Officially known as LTE-Advanced Pro, Gigabit-Class LTE is a higher-performance expansion of the 4G LTE wireless mobile telecommunications technology. The central advancements in Gigabit-Class LTE are quadrature amplitude modulation (QAM); 4×4 Multiple Input, Multiple Output (MIMO); and carrier aggregation — each of which is a component of 5G.
Gigabit-Class LTE offers theoretical download speeds of at least 1 Gbps, enabling a variety of networking use cases that weren’t possible or viable with 4G LTE. However, under real-world conditions, Gigabit-Class LTE has download speeds between 50 and 350 Mbps — still up to seven times faster than 4G LTE.
Gigabit-Class LTE is rapidly being rolled out by most major global network operators. The Gigabit-Class LTE rollout will be completed well before the 5G rollout is complete.
As stated above, Gigabit-Class LTE is a result of enhancements to 4G LTE. While Gigabit-Class LTE and 4G LTE utilize the same spectrum, Gigabit-Class LTE is up to seven times faster, with lower latency, than 4G LTE because of developments such as quadrature amplitude modulation (QAM); 4×4 Multiple Input, Multiple Output (MIMO); and carrier aggregation. Download speeds for 4G LTE fall within the 10 to 50 Mbps range, while Gigabit-Class LTE speeds fall within the 50 to 350 Mbps range.
The two services co-exist, and Gigabit-Class LTE is backward compatible to 4G LTE. In other words, users can purchase Gigabit-Class LTE endpoints today and run on 4G LTE even if the Gigabit-Class LTE service is currently unavailable in their area. When the service turns up, the endpoints will then run on the Gigabit-Class LTE service.
There are two significant differences between Gigabit-Class LTE and 5G. First, 5G uses the latest generation of cellular technologies as standardized by the 3rd Generation Partnership Project (3GPP). The 5G standard greatly expands the focus of cellular communications into three areas: Enhanced Mobile Broadband (eMBB) for higher capacity and network efficiency, Ultra Reliable Low Latency Communications (URLLC) for applications like autonomous driving, and Massive Machine Type Communications (mMTC) for widespread IoT applications. 5G also significantly improves network efficiency and user performance with a variety of core network innovations, air interface innovations, and the use of new spectrum.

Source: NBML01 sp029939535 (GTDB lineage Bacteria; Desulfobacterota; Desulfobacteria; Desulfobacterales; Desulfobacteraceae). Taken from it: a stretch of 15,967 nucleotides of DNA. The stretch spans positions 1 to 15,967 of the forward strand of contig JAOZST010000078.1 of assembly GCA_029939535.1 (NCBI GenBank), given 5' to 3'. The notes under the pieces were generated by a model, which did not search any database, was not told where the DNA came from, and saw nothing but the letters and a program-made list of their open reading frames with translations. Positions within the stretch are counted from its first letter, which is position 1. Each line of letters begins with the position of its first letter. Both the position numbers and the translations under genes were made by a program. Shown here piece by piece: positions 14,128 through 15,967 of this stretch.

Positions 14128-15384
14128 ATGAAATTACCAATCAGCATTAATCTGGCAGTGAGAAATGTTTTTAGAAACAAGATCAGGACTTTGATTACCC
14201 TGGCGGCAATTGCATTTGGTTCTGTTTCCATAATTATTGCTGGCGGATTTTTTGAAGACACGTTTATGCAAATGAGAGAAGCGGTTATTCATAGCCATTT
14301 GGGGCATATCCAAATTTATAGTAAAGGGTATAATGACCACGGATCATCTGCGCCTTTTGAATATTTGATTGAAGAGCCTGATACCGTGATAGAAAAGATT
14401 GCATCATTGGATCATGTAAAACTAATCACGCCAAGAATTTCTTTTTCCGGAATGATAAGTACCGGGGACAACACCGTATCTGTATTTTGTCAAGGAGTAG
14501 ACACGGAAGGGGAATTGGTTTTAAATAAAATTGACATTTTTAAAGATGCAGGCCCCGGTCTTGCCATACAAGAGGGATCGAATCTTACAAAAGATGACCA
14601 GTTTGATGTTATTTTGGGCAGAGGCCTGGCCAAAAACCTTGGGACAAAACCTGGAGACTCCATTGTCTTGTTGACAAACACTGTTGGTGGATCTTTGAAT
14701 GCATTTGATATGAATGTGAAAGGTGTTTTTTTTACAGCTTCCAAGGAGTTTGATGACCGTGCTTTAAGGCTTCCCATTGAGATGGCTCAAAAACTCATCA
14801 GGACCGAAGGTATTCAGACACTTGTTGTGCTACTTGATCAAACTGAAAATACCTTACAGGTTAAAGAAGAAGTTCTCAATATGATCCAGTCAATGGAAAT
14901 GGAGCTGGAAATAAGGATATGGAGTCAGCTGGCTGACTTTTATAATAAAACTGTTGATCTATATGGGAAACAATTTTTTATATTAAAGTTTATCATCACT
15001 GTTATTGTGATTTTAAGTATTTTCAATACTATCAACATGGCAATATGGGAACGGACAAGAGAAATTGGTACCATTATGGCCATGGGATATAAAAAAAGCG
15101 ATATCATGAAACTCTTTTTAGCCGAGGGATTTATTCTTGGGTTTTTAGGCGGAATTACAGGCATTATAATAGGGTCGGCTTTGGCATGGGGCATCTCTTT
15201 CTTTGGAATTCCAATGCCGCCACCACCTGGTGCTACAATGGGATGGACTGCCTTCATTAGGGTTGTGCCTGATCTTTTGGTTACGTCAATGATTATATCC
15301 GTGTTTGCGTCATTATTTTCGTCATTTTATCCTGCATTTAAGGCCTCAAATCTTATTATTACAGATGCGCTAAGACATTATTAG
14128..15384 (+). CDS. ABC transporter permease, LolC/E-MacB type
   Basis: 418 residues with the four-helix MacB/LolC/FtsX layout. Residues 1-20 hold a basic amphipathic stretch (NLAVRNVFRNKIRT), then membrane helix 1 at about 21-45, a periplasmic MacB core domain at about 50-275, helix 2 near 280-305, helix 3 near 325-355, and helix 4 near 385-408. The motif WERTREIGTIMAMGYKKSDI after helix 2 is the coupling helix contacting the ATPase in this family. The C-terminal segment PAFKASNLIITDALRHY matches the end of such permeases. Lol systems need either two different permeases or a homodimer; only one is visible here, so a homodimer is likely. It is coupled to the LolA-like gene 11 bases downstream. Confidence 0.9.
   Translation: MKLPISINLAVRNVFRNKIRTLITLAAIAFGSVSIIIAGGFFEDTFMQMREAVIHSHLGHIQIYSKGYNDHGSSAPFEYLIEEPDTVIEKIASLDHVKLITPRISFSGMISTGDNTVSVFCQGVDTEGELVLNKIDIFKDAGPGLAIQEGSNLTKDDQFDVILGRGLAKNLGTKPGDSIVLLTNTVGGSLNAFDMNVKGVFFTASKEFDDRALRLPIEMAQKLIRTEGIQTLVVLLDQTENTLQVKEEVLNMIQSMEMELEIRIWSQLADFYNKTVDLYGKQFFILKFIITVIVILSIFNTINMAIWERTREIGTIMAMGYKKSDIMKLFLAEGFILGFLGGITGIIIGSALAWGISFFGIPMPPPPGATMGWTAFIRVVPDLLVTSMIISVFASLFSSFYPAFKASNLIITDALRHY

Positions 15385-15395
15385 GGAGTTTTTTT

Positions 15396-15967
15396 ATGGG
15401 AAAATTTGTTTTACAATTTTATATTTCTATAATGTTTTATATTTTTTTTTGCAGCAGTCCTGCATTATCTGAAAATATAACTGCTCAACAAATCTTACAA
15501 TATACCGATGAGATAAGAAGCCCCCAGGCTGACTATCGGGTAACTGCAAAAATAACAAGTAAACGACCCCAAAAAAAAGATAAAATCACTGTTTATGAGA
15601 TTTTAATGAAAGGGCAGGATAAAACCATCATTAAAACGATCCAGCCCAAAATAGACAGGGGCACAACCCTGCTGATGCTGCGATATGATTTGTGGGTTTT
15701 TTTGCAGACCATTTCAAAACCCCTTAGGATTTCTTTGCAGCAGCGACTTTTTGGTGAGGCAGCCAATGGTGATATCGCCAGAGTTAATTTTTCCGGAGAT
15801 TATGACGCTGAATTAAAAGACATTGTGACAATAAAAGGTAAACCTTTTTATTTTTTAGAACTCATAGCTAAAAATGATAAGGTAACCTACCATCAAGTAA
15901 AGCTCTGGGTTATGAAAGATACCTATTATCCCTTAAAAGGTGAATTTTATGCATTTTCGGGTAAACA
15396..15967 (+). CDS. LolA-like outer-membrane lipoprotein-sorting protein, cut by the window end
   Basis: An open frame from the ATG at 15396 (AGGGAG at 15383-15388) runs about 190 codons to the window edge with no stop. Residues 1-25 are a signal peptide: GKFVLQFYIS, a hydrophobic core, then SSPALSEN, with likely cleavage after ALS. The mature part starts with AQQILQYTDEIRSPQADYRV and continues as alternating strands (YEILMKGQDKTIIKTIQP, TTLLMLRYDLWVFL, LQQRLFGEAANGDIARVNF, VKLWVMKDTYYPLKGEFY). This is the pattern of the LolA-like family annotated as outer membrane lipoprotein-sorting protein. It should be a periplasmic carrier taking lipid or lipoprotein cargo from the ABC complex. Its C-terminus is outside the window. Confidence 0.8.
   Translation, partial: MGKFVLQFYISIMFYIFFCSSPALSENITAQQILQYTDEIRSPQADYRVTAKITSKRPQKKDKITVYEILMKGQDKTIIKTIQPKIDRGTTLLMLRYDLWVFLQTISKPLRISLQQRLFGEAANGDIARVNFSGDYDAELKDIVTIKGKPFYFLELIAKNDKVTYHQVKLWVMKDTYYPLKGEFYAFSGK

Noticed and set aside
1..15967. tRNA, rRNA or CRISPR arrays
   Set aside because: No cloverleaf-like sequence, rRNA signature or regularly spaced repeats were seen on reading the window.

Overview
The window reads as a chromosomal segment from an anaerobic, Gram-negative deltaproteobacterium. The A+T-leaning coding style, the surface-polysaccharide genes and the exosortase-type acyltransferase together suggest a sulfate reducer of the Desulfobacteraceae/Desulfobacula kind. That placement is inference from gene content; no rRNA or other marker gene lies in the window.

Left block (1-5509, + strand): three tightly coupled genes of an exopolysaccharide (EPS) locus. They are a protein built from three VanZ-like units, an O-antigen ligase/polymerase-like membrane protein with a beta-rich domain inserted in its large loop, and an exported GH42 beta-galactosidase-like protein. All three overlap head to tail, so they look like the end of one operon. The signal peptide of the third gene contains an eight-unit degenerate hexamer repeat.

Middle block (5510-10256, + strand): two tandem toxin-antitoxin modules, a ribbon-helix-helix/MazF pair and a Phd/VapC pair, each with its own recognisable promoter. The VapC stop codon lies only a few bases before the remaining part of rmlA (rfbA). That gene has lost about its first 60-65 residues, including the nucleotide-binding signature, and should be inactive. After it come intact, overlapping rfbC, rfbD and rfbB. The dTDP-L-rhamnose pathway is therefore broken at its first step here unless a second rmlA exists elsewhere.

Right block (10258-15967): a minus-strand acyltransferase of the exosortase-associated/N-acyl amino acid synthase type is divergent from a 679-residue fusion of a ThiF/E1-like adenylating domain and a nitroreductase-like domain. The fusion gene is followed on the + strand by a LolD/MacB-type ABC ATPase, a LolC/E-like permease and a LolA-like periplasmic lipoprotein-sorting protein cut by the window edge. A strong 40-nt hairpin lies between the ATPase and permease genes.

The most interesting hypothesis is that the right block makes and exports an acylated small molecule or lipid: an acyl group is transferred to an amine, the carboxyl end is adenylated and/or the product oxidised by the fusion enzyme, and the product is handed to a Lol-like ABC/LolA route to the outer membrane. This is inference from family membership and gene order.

Second, since Gigabit-Class LTE operates in the low-band spectrum, it has much better propagation characteristics (The extent that radio waves travel or penetrate objects) than millimeter wave-based 5G. Some 5G services will be deployed on low-band spectrum and will share similar propagation characteristics of Gigabit-Class LTE. Download speeds of Gigabit-Class LTE fall within the 50 to 350 Mbps range while download speeds for millimeter wave-based 5G will be in the 300 Mbps to 3.5 Gbps range.
4G LTE, including Gigabit-Class LTE)lis the foundational technology for 5G. For 5G, modems will maintain two connections: 5G and 4G LTE. If a 5G signal weakens, traffic automatically flows through the LTE connection. 4G and Gigabit-Class LTE will remain a foundational elements of 5G for the foreseeable future.
Organizations that are aware of the promises of 5G technology want to ensure their purchases today will set the right foundation for tomorrow. Not only does Gigabit-Class LTE use many of the same technologies, but it will also be the fallback technology for 5G. Leading networking vendors offer Gigabit-Class LTE solutions that are designed to be 5G Ready for enterprise-class use cases. An edge networking service is 5G Ready when the service can offer:
In most cases, Gigabit-Class LTE is the first step on the Pathway to 5G.
|4G LTE||Gigabit-Class LTE||5G|
|Medical||→||Remote consultation||Remote diagnosis||Remote surgery|
|Video for surveillance||→||Visual recognition||HD visual recognition||Machine recognition and automatic triggers|
|Video for marketing||→||A visual experience||A better visual experience||An immersive experience, e.g., augmented reality|
|Video for public safety||→||Video capture for analysis afterward||Real-time HD monitoring||Machine recognition and response|
|Wireless WAN||→||Cut the cord (lower bandwidth requirements)||Cut the cord (higher bandwidth requirements)||Cut the cord (fiber-like requirements)|
|Branch high availability||→||Critical application failover||All application failover||Built-in wireless failback|
|Industrial operations||→||Wireless monitoring||Wireless remote operation||Wireless autonomous operation|
|Workforce collaboration||→||Video collaboration||HD video collaboration||Augmented reality collaboration|
|Transportation||→||Tracking and telemetry applications||Multimedia applications||Autonomous applications|